That’s a good thing because Google+ missed the starting gun. And its ”invite only” launch strategy saw all its disconnect users flailing independently. But in the long run that might not matter much, because Google+ doesn’t need a critical mass or tons of engagement. It needs signups so it can get its identity layer under users of its other products. That way it can turn everyone’s searches, mapping, email, and more into fuel for its ad targeting engine.
While the 62 million count cited today by analyst Paul Allen might not sound like much, it’s a start, and the projected 293 million count by the end of 2012 is important. Our writer Eric Eldon breaks down that Allen’s count is of total users, not active ones. That’s worse, but the good news for Google is that the sign up rate is increasing. Its variety of in-roads to the service including the top navigation bar across Google products are work.
With enough cajoling, users are registering even if their social network needs are already being met by Facebook and Twitter.
Google may never beat those services in terms of engagement with a content stream. That’s even while taking a differentiated macronetwork approach of letting you efficiently manage Circles of any type of relationship from best friends, to loose acquaintances, to followed celebrities. But that’s fine because Google isn’t a dedicated social company out to make the world more open and connected.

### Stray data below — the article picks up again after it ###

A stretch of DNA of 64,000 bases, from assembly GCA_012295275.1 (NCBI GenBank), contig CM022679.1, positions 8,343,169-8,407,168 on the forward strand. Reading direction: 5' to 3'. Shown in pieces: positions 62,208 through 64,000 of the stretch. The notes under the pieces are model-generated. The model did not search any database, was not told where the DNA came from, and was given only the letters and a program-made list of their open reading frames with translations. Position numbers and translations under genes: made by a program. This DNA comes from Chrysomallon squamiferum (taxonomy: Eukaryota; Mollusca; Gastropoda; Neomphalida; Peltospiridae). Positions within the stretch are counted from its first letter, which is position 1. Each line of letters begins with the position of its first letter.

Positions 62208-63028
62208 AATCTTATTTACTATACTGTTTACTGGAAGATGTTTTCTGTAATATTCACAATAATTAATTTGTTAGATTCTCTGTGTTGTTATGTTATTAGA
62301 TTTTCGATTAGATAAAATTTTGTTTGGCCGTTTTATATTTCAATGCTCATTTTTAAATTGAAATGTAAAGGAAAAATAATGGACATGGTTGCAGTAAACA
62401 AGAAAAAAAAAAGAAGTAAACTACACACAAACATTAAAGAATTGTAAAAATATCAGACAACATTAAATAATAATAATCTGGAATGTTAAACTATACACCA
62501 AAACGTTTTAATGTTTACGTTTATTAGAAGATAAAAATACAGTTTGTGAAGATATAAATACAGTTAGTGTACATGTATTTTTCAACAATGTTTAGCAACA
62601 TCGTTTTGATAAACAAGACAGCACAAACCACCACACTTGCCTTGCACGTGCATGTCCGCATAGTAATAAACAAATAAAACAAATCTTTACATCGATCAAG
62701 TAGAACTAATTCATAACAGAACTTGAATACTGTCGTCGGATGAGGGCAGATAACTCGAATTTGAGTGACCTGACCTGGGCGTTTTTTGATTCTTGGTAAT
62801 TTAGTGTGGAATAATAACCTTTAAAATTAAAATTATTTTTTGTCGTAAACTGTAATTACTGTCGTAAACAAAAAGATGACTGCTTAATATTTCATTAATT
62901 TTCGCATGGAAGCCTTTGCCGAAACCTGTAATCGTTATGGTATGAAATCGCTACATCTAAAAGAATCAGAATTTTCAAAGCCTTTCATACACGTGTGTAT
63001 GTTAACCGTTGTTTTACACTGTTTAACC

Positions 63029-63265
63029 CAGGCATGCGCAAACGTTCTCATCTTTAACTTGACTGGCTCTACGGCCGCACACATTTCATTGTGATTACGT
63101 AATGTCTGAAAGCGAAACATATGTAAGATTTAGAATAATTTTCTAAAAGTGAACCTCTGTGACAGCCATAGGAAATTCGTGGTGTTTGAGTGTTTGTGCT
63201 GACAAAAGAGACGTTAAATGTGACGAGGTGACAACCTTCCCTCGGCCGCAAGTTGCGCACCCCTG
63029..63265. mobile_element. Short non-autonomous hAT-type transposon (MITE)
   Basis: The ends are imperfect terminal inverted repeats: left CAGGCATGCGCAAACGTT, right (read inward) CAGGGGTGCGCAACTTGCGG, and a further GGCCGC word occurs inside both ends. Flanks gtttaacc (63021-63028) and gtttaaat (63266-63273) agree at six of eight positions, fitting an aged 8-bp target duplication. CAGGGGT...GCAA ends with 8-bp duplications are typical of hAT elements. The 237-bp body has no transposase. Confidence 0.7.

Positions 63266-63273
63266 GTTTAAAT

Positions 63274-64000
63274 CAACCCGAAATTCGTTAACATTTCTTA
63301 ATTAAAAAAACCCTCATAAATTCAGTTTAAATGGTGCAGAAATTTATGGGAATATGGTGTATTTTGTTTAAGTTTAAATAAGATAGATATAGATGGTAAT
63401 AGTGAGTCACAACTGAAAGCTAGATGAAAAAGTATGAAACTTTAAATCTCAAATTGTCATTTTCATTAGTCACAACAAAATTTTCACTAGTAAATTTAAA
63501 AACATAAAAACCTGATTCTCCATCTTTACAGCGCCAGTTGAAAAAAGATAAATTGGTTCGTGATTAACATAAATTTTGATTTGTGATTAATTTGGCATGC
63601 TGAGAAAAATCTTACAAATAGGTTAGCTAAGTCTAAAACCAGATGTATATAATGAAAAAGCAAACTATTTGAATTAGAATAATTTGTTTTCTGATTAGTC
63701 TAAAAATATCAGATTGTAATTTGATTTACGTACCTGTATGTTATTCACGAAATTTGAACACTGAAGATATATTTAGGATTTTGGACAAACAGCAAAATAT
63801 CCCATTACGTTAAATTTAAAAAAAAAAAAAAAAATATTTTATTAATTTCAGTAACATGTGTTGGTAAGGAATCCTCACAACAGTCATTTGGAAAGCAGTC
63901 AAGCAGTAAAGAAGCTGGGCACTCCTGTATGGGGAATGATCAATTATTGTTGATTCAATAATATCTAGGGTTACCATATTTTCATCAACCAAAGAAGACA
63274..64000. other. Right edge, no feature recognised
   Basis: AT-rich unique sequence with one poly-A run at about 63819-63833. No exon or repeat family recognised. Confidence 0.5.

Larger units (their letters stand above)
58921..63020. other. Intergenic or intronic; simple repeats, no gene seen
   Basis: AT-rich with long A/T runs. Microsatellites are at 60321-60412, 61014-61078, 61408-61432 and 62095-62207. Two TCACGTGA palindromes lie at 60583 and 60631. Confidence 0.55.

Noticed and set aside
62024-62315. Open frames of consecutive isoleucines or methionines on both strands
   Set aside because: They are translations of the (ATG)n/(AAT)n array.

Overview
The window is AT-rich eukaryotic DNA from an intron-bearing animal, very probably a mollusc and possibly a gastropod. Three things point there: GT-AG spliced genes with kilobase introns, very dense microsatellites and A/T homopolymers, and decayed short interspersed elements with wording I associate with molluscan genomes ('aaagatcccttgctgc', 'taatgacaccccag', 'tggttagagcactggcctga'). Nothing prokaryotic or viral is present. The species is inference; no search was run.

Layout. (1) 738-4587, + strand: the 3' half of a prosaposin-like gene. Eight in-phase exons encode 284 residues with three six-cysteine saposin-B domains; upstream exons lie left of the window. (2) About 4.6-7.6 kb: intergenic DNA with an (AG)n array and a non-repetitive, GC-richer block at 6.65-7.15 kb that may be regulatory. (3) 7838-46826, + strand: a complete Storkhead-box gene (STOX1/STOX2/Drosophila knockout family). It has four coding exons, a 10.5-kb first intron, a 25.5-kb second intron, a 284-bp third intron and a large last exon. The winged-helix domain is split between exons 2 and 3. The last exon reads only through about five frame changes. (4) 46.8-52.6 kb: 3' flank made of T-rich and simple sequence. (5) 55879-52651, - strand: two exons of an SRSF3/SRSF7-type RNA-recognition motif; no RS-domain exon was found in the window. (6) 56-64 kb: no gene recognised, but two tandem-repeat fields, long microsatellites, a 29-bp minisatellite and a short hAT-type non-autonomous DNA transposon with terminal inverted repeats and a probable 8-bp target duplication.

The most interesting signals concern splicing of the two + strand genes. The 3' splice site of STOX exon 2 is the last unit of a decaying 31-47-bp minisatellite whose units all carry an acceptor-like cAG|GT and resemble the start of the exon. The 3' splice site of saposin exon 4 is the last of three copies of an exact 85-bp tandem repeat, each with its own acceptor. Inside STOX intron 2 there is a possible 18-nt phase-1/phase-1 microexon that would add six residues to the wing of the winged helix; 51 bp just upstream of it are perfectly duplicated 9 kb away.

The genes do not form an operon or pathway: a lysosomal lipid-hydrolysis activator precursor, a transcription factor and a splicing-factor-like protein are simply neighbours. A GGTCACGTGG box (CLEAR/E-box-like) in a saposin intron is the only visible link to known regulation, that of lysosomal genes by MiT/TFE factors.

At its core, Google is an online advertising company that offers a range of features to draw your time and data. It cares a lot about making great products, but they don’t drive the business directly. In that vein, Google+ doesn’t need to have the best news feed, it just needs users to sign up once and stay signed in.
As Larry Page said on the 2011 Q3 earnings call, by “baking identity into all of our products… you’ll have better, more relevant search results and ads.” When Google’s average user can be served high CPC ads for lawyers while they search for nearby restaurants because yesterday they searched for lawyers, then the journey is complete.
Google provides search and advertising services, which together aim to organize and monetize the world’s information. In addition to its dominant search engine, it offers a plethora of online tools and platforms including: Gmail, Maps and YouTube. Most of its Web-based products are free, funded by Google’s highly integrated online advertising platforms AdWords and AdSense. Google promotes the idea that advertising should be highly targeted and relevant to users thus providing them with a rich source of information….